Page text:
William Ruto has yet again proved he can wrestle the Mt Kenya region from the grip of the ailing Jubilee Party and his boss President Uhuru Kenyatta.
A few months after a United Democratic Alliance candidate badly floored Jubilee party man in Juja constituency by-election, another United Democratic Alliance (UDA) man has emerged victorious in the just concluded Kiambaa constituency by-election.
UDA’s candidate John Njuguna garnered 21,773 votes against the Jubilee party’s Kariri Njama who got 21, 263 votes. It is worth noting UDA is associated with William Ruto.
It was a tight race in which Jubilee’s candidate was contesting for the seat a second time while UDA’s candidate was attempting this for the first time.
This will mark the third successive by-election that Jubilee Party is losing in as many months and it paints a worrying trend for the party as we head into the 2022 General Election.
The Kiambaa by-election had been billed as a litmus test for Uhuru’s grip on the central Kenya voting bloc.
It had also been considered a test of William Ruto’s forays into the region that is known to vote as a bloc.
During campaigns in Kiambaa, Jubilee Party loyalists and top dogs kept urging votes to help Uhuru teach William Ruto a lesson by overwhelmingly voting in Jubilee man.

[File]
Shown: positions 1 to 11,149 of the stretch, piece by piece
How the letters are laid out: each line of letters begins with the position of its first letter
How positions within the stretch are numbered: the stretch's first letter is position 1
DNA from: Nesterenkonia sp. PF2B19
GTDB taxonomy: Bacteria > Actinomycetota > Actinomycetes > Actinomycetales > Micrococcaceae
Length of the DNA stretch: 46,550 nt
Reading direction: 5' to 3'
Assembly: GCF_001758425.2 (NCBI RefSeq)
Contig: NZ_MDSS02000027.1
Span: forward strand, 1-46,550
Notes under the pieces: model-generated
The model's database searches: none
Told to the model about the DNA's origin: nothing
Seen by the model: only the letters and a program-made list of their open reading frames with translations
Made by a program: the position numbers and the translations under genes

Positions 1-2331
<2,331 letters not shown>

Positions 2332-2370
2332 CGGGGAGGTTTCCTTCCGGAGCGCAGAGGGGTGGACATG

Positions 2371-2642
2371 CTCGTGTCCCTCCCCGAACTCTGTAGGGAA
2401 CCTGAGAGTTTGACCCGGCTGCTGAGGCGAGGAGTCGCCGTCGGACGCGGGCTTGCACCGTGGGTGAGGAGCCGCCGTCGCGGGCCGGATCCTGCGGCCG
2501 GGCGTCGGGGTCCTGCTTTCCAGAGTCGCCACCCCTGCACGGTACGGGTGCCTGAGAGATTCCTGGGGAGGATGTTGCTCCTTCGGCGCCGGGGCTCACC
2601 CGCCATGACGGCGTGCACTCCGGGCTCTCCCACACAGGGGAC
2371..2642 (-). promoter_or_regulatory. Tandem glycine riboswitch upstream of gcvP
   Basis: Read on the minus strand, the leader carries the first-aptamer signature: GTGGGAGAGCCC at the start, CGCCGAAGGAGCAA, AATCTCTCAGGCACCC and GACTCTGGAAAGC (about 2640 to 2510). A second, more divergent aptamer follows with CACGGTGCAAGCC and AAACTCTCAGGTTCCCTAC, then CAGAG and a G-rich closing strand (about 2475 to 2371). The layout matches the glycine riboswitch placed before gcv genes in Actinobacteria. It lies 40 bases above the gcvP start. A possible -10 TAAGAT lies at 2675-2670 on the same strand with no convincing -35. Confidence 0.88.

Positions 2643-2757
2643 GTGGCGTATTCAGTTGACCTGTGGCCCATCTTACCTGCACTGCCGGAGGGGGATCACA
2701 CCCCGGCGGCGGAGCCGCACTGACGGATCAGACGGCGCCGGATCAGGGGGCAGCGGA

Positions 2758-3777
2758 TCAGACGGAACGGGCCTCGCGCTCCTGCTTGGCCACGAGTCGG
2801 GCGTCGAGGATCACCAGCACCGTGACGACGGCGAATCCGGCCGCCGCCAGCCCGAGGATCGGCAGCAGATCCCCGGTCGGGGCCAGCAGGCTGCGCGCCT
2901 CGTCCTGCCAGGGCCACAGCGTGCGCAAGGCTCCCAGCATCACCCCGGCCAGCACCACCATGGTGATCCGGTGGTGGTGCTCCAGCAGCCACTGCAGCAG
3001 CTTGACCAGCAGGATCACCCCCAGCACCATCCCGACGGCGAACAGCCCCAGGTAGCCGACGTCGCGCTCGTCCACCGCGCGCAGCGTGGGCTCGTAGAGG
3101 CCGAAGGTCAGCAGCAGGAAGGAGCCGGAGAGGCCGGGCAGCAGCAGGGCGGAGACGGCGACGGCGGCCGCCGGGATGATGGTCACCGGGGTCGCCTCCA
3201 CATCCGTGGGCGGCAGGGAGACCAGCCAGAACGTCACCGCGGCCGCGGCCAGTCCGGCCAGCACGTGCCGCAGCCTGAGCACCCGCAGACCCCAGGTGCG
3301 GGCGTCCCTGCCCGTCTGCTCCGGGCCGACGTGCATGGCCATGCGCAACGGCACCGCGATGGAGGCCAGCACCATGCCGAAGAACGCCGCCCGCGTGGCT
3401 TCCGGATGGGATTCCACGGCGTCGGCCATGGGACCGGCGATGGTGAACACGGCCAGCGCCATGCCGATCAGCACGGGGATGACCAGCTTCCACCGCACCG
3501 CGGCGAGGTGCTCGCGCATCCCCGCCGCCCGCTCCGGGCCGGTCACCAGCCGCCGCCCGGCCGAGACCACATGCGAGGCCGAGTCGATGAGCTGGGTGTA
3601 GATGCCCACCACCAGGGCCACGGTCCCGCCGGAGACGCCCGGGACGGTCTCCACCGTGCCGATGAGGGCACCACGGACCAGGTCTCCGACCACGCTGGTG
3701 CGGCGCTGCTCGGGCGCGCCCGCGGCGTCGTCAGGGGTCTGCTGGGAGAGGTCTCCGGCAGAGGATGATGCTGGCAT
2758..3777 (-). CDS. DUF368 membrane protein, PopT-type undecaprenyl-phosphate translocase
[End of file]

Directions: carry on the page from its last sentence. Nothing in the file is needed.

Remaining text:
William Ruto’s foot soldiers from Mt Kenya region on the other hand urged their supporters to help drive the last nail in the Jubilee party’s coffin.
They could not hide their joy upon the win as captured in their updates on social media.
It is worth noting William Ruto and most of his supporters are technically still Jubilee party members only that they have shifted allegiance to UDA following frustration within Jubilee.
The Juja, Kiambaa, and Rurii ward victories by UDA thus confirm what Mahako’s governor Alfred Mutua said of William Ruto.
With less than 12 months to the next General Elections, Jubilee’s work is cut out, the party knows it needs to do a lot to restore its lost glory and have a meaningful number of elected officials after the 2022 elections.